One of Shelley Levine’s education clients had an important but unplanned call in just a few hours. So he emailed her for some advice. Could she spend some time going over their policy to prep him? Of course, she said. But she did one better. Within the hour Levine was on campus and ready to take the call with her client.

“That’s the kind of customer service we get from Shelley. She’s super-responsive in addition to being knowledgeable, analytical and a strong negotiator.”

One client said Levine’s knowledge and negotiating skill enhanced their coverage while decreasing their costs.

“Shelley conducted an analysis of our coverage, which resulted in us gaining millions of dollars in additional coverage, two or three new lines of coverage and a couple of enhancements — all for the same or less premium cost than we had been paying,” said the client.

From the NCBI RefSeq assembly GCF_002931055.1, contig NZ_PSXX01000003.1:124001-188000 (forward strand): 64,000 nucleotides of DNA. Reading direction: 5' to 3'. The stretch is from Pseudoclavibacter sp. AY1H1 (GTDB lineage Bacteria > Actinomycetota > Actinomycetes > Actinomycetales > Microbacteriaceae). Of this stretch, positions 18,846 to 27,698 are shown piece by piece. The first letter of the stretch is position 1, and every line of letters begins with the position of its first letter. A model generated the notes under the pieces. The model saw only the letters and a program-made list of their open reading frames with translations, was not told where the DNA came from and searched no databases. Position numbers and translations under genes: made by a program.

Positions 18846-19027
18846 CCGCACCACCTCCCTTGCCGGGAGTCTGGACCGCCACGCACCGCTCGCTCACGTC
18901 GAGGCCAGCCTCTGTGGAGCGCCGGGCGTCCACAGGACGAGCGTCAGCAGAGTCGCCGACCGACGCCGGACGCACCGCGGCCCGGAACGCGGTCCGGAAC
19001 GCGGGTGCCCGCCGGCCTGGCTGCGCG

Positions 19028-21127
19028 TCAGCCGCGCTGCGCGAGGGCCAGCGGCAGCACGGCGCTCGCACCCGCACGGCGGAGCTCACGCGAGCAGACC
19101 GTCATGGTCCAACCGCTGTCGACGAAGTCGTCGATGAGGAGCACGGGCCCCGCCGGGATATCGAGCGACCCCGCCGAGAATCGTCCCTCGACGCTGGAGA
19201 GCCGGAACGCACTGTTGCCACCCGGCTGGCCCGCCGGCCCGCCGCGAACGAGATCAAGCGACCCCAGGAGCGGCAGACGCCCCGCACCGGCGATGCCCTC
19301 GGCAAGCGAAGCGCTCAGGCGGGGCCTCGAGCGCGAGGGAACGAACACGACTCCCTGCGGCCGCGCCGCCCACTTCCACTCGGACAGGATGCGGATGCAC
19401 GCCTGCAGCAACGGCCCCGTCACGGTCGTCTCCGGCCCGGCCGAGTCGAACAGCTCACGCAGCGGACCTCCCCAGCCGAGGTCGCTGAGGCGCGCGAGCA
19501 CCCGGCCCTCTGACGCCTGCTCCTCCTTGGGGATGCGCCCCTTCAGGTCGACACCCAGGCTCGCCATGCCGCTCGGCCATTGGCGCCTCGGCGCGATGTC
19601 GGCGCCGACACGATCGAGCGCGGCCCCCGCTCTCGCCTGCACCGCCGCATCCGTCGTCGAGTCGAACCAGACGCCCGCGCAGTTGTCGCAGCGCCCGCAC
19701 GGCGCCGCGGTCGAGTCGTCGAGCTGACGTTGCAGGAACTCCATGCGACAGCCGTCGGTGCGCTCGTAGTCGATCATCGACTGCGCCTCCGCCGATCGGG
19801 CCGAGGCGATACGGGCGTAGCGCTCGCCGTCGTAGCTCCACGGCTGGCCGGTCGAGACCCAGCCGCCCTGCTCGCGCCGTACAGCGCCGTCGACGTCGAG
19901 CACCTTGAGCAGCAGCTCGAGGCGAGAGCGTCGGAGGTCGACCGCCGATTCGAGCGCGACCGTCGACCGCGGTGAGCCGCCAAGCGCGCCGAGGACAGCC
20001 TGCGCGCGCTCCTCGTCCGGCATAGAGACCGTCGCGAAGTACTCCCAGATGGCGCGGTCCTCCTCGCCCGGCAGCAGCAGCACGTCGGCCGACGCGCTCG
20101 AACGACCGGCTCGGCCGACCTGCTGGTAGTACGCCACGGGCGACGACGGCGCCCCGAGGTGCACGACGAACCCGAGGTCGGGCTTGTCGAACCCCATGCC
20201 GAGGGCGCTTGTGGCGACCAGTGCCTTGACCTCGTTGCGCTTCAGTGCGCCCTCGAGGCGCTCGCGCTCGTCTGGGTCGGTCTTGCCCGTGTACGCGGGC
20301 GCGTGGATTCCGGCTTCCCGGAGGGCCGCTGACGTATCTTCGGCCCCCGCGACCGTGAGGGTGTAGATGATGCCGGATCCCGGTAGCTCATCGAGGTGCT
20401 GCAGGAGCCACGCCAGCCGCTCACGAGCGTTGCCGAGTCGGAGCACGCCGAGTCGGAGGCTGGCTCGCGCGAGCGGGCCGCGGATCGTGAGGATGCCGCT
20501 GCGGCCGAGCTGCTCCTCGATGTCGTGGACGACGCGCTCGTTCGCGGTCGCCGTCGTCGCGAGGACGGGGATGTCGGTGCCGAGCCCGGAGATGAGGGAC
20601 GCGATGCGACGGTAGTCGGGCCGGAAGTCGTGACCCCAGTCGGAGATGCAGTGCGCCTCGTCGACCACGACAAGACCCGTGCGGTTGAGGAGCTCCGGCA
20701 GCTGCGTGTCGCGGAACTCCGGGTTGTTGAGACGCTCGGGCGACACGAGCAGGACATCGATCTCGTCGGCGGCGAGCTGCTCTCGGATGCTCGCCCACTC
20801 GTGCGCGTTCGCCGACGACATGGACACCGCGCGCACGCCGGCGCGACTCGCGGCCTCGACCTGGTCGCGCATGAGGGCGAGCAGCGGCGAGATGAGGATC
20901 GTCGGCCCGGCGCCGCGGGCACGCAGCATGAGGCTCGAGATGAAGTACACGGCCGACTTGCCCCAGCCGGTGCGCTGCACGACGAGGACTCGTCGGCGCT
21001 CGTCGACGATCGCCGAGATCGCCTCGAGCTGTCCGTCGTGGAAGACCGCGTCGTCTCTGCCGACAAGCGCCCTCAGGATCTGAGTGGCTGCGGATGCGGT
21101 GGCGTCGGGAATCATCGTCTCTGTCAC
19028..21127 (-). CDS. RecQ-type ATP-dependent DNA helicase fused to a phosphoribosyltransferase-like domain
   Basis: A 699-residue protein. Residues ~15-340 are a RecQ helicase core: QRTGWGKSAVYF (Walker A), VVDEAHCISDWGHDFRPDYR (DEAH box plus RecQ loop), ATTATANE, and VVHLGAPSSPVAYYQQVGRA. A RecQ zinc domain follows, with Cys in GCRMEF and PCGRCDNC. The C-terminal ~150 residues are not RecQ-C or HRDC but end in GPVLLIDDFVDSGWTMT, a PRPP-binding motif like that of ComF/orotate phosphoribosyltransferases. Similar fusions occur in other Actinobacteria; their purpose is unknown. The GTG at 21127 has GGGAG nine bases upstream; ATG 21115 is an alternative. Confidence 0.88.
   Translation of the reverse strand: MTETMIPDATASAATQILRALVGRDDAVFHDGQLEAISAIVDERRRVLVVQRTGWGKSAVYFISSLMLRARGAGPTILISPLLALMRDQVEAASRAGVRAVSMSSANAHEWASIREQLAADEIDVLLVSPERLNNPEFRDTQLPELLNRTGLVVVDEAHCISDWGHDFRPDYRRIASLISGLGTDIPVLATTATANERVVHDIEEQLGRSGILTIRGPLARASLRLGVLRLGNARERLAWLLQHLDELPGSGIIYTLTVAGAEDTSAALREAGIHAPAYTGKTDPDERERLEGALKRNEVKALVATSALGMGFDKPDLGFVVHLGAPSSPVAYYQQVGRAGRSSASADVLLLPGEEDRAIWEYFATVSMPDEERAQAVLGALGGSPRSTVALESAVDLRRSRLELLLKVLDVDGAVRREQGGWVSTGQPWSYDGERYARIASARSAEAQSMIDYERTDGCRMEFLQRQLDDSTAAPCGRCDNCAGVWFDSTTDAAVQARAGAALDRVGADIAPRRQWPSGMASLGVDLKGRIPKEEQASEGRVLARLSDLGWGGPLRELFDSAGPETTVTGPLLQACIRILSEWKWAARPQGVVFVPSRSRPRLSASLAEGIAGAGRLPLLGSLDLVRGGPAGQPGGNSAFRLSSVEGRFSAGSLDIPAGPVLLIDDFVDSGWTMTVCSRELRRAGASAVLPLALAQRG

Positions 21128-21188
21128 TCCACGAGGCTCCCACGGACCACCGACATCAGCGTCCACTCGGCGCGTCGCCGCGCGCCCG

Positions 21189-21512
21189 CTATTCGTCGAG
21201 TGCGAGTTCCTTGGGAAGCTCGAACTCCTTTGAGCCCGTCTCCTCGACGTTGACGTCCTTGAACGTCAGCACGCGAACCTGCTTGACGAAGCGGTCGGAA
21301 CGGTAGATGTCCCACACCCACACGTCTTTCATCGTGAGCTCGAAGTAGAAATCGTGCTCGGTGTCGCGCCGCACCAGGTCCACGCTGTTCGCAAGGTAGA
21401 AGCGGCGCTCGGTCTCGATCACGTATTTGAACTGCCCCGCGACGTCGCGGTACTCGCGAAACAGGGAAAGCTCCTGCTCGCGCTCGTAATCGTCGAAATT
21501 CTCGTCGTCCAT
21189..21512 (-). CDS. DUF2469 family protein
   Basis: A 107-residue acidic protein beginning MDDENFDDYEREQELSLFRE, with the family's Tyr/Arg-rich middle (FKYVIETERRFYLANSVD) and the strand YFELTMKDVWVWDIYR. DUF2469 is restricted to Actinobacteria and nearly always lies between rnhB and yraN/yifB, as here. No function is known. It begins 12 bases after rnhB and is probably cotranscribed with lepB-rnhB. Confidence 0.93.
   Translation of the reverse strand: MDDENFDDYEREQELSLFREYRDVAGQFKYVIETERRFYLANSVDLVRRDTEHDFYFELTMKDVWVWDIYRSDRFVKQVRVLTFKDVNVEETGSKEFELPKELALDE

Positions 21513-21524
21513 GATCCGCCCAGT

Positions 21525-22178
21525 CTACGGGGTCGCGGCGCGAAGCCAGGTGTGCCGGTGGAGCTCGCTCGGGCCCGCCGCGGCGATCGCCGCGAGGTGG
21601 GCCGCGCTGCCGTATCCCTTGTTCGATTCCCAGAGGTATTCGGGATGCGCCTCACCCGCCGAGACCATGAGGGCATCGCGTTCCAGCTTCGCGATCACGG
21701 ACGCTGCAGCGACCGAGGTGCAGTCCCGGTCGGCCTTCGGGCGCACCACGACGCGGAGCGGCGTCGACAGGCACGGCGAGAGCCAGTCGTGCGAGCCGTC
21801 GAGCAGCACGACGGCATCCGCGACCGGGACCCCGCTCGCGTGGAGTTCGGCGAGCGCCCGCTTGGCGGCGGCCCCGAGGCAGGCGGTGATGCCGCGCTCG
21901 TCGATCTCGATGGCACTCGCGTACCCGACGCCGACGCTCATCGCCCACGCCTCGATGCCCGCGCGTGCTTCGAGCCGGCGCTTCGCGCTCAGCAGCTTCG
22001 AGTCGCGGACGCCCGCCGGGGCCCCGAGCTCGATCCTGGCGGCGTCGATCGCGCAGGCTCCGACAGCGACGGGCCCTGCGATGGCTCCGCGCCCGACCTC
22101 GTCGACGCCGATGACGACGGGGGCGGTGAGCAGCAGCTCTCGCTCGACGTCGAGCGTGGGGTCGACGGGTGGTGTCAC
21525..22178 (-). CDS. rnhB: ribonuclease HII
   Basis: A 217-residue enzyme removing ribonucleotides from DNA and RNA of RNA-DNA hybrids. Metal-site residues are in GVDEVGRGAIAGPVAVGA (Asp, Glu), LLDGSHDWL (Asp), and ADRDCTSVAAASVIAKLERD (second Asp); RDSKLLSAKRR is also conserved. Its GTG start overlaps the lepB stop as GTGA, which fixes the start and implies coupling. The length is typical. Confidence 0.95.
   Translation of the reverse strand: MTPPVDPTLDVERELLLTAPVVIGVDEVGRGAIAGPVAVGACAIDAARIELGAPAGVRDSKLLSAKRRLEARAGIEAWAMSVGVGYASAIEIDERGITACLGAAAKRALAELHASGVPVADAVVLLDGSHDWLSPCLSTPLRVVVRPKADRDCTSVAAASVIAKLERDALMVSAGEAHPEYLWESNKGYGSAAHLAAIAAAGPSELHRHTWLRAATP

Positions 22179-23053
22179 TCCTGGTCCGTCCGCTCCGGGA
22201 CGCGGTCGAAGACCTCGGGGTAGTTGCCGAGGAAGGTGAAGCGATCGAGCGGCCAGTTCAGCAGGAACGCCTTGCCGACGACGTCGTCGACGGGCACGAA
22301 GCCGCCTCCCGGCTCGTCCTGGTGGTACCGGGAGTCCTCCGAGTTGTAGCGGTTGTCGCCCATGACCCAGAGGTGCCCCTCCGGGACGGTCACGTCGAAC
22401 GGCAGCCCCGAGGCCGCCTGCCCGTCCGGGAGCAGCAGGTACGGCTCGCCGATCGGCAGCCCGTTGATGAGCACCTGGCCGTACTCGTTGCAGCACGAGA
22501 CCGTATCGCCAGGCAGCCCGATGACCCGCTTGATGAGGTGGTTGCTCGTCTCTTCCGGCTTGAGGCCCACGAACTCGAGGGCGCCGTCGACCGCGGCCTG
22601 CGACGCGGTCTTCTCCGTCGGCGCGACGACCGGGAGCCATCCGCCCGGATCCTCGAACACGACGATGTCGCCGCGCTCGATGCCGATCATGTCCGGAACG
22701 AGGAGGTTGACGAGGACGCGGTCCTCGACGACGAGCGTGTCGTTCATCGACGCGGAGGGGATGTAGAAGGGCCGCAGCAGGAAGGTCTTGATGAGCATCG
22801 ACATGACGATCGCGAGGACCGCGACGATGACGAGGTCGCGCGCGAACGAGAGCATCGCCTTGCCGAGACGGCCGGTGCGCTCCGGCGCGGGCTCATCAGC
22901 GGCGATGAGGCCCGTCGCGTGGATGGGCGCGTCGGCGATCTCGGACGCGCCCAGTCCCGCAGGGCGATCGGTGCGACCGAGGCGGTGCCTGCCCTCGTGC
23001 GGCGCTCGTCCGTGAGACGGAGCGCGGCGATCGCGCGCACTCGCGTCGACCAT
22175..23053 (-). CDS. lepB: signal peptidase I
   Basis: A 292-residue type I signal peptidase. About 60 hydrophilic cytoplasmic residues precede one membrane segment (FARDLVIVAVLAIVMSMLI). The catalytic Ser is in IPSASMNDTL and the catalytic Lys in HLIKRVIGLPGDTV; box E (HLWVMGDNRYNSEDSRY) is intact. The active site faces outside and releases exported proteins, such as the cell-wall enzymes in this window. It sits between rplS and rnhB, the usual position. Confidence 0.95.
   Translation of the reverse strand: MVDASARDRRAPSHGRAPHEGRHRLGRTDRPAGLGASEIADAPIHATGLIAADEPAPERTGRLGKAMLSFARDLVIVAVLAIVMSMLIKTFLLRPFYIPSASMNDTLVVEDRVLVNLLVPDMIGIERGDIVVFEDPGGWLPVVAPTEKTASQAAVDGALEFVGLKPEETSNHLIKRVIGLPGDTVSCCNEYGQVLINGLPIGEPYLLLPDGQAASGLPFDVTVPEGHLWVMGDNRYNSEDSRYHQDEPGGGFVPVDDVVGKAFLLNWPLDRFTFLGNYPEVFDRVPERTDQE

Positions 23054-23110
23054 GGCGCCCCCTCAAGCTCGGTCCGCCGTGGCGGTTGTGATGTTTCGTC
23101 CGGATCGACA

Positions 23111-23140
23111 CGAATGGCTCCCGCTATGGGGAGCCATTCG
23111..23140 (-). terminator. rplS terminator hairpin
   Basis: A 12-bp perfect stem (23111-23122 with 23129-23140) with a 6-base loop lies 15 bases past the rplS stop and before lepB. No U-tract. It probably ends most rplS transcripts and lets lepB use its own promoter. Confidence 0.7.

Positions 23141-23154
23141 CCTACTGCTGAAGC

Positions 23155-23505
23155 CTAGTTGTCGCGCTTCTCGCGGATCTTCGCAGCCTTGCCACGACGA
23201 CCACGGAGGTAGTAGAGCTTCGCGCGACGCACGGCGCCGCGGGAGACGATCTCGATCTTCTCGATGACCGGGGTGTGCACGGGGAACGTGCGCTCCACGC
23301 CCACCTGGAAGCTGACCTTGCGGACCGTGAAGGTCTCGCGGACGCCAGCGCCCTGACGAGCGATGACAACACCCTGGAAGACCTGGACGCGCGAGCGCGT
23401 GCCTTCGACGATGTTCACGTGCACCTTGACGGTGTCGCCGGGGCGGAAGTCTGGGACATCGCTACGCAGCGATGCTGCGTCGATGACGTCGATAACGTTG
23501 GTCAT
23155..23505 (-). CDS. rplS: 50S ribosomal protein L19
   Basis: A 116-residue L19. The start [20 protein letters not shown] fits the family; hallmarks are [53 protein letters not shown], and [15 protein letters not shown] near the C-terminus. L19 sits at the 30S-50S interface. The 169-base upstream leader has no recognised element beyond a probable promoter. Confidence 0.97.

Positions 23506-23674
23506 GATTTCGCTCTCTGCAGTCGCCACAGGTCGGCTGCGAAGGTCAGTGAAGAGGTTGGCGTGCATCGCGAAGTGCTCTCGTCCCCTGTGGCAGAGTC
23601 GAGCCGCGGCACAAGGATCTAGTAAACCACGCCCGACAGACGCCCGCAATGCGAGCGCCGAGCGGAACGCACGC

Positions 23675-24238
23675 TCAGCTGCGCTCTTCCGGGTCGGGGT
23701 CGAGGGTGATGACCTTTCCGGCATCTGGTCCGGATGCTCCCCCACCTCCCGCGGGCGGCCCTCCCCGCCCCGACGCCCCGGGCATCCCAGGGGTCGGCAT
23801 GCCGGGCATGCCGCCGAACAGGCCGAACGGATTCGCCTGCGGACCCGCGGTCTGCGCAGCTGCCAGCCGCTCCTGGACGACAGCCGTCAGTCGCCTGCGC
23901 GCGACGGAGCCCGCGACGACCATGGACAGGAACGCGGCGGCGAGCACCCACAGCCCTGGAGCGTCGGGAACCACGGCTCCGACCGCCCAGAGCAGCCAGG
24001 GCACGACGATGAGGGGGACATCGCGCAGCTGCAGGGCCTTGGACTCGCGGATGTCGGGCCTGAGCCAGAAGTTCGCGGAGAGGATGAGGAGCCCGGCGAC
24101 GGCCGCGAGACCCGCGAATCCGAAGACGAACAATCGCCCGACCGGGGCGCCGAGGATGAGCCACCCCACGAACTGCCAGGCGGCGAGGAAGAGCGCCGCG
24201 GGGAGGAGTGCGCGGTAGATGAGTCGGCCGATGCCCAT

When an education client challenged Levine to help them enhance their enterprise risk management (ERM) she took the time to get to know the school’s culture with an eye on every operational detail.

The school wanted faculty, staff and students to play a role in ERM but was struggling with how to include students who already had packed schedules.

“Shelley changed the conversation. Instead of a club or another meeting for the kids around ERM, she laid out a process that students use to make decisions. The new process integrated ERM into what they were already doing. Students make policy around real problems we face.”

Protecting the Study Abroad Experience

Chris Lueders, ARM
Area Senior Vice President
Gallagher, Rolling Meadows, Ill.

What’s that line about “the best laid plans?” Many of us have had something important — and costly — go wrong. For students studying abroad, such a disruption can affect academic progress and derail chances for a meaningful learning experience.